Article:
Slovenian Real Estate Prices Slide

Slovenia’s membership in the European Union (EU) is causing more harm than good as the debt crisis causes a chill in the country’s housing market. Moody’s has lowered …

Slovenia’s membership in the European Union (EU) is causing more harm than good as the debt crisis causes a chill in the country’s housing market. Moody’s has lowered the country’s bond rating and Standard & Poor’s is reviewing its credit rating for further downgrade which, combined with weaknesses in the new political regime, is expected to have a negative impact on state-owned banking and lending strength. Slovenia’s GDP grew by 1% in 2011, but analysts suspect the momentum will not transfer into the real estate market as lending slows despite historically low interest rates. For more on this continue reading the following article from Global Property Guide.

The conservative candidate Zoran Jankovic, a former major of Ljubljana, won a narrow victory in the Slovak Republic’s presidential elections on December 2011 over the "Democrat" Janez Janša. But the new president will struggle to rule effectively, given his thin support in parliament, according to Osservatorio Balcani e Caucaso (OBC), an NGO monitoring Balkan politics.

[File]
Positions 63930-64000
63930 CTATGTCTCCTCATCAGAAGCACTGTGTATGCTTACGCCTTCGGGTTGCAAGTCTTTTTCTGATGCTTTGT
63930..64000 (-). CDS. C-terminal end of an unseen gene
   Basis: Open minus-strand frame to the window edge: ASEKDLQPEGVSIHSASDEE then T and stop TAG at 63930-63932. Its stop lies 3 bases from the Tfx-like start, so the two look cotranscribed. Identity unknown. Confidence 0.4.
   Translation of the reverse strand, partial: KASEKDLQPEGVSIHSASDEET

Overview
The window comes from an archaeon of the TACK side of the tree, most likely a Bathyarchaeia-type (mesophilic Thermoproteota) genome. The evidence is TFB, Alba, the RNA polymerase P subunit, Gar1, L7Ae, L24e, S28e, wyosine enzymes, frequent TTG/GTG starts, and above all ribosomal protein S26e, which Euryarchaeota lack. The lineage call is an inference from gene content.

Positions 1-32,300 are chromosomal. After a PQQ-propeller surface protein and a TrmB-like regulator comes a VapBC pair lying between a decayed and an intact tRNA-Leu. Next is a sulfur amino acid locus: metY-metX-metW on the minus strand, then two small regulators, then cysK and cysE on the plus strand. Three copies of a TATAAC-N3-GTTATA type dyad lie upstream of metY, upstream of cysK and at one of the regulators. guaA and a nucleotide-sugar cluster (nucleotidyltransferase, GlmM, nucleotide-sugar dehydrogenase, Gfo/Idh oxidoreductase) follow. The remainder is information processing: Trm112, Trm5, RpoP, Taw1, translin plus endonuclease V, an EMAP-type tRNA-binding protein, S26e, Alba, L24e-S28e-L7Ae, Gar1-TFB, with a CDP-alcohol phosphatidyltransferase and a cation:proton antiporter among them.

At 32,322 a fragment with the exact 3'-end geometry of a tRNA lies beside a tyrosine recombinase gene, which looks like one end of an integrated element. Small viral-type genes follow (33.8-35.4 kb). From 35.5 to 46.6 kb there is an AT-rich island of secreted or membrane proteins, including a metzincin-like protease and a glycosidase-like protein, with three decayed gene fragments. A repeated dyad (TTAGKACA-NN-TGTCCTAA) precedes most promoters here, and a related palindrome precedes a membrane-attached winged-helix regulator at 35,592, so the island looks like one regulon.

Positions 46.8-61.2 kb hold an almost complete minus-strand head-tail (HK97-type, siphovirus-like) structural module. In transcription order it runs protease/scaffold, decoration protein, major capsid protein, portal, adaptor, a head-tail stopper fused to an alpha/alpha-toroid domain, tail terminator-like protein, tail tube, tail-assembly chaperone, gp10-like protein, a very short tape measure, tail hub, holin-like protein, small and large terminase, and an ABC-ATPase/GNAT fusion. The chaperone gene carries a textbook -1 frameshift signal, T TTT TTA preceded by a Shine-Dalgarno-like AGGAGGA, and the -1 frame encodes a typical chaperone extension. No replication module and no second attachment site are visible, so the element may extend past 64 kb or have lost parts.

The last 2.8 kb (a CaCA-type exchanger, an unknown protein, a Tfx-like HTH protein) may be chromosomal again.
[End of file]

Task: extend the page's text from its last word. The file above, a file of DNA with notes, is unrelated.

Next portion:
As a eurozone member, Slovenia´s housing market is also likely to suffer from the the euro’s crisis and possible eurozone recession.  Until the euro crisis heads towards a real solution, uncertainty is likely to be the main driver.

A vulnerable banking sector

The banking sector is weak and vulnerable. Slovenia’s credit ratings reflect the financial difficulties: